Obesity and MHC-1 genotype variations may interact in different ways. High BMI reduces the number of driver gene mutations necessary for neoplastic development [9]. However, obesity also impairs immune function and reduces the effectiveness of tumor immune surveillance [17, 18, and refs therein], and tumor-associated adipocytes can alter the tumor microenvironment to modulate immune function [19]. Therefore, in obesity, fewer driver gene mutations are required for neoplastic development and fewer driver gene mutations might be blocked from being represented in cancer due to the obesity-suppressed MHC-1 immune surveillance. If obesity uniformly impairs the surveillance function of all MHC-1 genotype variants, then the accumulation of the few required driver gene mutations would be accelerated to the same extent in all obese individuals. However, if the MHC-1 genotype variants exhibit different levels of sensitivity to the immunosuppressive effects of obesity, then MHC-1 genotype variants with low sensitivity to obesity-induced immunosuppression would be relatively effective in blocking driver gene mutations in early neoplastic development. In contrast, MHC-1 genotype variants with high sensitivity to obesity-induced immunosuppression would be less effective in constraining driver gene mutations, and therefore, individuals with such MHC-1 variants are predicted to develop CRC in an accelerated fashion. Furthermore, in obesity, the impaired MHC-1 immune surveillance is combined with the necessity of fewer driver gene mutations for neoplastic progression. Therefore, the interaction between obesity and MHC-1 genotype variants may result in an additive or synergistic acceleration of the neoplastic process.

In our previous analyses of TCGA data on MSS colon cancer mutations [9], overweight and obese patients were diagnosed at a younger age than normal-weight patients; however, the differences were not statistically significant (data not shown). The existence of MHC-1 genotype variations may in part explain these results. For example, high-efficiency MHC-1 genotype variants, a high number of febrile episodes, fewer years of high BMI, and more years on medications for manifestations of metabolic syndrome are all factors that might extend the time required for neoplastic progression even in the context of obesity.

Testing the hypothesis

TCGA data analyses have revealed that the high BMI of MSS colon cancer patients correlates with a lower number of driver gene mutations [9]. To test the hypothesis proposed here, future analyses of TCGA data should be expanded to include MHC-1 genotype status. We expect statistically significant differences in the numbers of CRC mutations, particularly driver gene mutations when considering MHC-1 genotypes as a variable in conjunction with BMI. Statistical tests, such as the determination of synergy factor [20], would evaluate possible synergistic interactions between BMI, MHC-1 status, and patient mutation profile. The analyses should also ascertain how the combination of the three factors BMI, MHC-1 genotype variants, and CRC mutation profile impacts patient characteristics such as age of cancer diagnosis and overall survival. We expect that the ability to predict the tumor mutation spectrum based on the MHC-1 genotype variants [12] would be affected in a statistically significant manner by the patient's BMI. Thus, the MHC-1 genotype constrains the possible mutation profiles of the patients, whereas a higher BMI reduces the total number of driver gene mutations represented in a tumor by decreasing the necessity for specific types of mutations.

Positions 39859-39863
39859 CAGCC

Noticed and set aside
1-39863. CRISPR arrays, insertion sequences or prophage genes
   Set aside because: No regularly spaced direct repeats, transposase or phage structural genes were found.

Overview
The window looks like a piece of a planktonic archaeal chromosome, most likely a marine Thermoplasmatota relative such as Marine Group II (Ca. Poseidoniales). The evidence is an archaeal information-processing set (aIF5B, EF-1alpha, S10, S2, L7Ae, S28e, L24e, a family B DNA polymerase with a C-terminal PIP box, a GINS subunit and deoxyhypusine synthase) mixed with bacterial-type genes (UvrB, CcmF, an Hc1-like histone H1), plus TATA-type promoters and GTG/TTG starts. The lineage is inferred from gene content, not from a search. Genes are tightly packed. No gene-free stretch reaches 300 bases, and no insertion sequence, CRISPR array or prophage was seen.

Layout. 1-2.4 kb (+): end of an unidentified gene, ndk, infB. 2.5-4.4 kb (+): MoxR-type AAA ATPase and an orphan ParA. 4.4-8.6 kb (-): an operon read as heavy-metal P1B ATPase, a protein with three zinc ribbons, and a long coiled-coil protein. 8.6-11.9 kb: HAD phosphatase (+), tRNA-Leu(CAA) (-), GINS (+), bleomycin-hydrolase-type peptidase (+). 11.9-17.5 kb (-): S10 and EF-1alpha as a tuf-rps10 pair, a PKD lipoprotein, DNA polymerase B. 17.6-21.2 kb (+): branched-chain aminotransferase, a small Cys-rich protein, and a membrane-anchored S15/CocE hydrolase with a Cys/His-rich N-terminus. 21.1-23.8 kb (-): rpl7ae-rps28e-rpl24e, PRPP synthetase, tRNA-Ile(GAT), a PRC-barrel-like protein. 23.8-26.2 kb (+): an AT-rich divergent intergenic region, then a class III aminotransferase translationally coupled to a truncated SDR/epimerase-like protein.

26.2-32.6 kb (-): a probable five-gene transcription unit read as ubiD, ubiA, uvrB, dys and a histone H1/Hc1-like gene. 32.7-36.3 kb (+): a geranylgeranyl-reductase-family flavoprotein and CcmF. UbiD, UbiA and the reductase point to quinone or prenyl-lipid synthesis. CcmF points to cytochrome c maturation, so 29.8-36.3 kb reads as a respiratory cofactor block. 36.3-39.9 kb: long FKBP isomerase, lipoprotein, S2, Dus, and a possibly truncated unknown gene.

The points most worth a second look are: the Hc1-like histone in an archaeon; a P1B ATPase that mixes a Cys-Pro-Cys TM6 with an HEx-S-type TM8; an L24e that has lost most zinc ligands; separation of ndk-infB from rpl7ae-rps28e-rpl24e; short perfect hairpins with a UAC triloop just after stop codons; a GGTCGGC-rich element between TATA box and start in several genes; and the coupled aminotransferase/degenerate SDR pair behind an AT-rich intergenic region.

The interactions between BMI and MHC-1 genotype variants should be tested for synergy because the surveillance based on MHC-1 genotype variants limits the mutational spectrum by blocking antigenic mutations; however, high BMI suppresses this immune surveillance, and, therefore, accelerates the accumulation of the few driver gene mutations necessary for neoplastic progression in obesity. We expect the mutation profile of patients with MSS CRC to be determined by (a) what alterations in cell signaling and gene expression are required for tumorigenesis, (b) which mutations are tolerated by the immune surveillance mechanism, (c) which mutations are substituted for by the effects of obesity-induced cytokines and factors, and (d) the degree to which immune function is suppressed by high BMI. We expect statistically significant effects of MHC-1 genotype variant status and BMI variations on the mutation profiles. The type, degree, and direction of these effects would need to be determined empirically.

In addition to the data analyses of cancer patient cohorts, studies on weight gain and immune function (or the lack thereof) in experimental mouse models of CRC can be employed to ascertain changes in the mutation profile of tumors based on the interplay of animal obesity and immune status. The correlations observed in animal models are expected to confirm the observations from human cohorts. Animal models would allow for controlled studies, including investigation of molecular and cellular mechanisms, to better understand the underlying associations, and to test potential preventive and therapeutic approaches that target obesity-related cancer in a manner dependent upon tumor surveillance. Differences between the mutation profiles of CRC patients and animal models of cancer, however, may limit the degree to which animal studies can fully explain the human condition. Despite these limitations, animal models of CRC, particularly when used to dissect molecular mechanisms, can serve as a useful addition to the human cohort data.